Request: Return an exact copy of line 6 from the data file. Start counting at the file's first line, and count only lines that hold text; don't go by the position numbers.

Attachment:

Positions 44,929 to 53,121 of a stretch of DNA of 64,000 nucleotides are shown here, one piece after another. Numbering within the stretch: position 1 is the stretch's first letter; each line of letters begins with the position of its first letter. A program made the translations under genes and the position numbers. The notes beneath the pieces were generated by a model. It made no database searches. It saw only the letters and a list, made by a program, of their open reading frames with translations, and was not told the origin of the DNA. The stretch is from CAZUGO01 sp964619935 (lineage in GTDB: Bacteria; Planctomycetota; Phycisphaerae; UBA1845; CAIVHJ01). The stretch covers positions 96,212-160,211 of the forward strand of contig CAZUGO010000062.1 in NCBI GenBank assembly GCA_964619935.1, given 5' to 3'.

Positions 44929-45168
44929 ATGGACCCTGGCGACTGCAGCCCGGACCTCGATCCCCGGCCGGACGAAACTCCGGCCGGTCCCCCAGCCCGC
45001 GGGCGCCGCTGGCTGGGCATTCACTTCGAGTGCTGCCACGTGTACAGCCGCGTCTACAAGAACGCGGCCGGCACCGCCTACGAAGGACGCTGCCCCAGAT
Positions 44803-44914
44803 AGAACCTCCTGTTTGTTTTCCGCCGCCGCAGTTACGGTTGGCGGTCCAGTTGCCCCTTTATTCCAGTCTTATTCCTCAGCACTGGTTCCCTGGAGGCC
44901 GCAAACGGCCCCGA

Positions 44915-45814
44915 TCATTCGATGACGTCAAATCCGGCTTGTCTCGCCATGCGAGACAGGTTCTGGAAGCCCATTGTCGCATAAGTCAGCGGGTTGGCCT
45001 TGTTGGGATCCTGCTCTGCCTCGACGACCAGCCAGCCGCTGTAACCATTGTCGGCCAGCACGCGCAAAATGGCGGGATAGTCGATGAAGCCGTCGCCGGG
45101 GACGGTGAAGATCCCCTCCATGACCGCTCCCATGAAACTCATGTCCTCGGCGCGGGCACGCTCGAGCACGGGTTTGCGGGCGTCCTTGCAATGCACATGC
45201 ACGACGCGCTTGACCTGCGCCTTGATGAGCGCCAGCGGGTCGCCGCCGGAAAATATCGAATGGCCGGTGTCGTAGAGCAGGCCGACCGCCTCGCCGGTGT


44803 AGAACCTCCTGTTTGTTTTCCGCCGCCGCAGTTACGGTTGGCGGTCCAGTTGCCCCTTTATTCCAGTCTTATTCCTCAGCACTGGTTCCCTGGAGGCC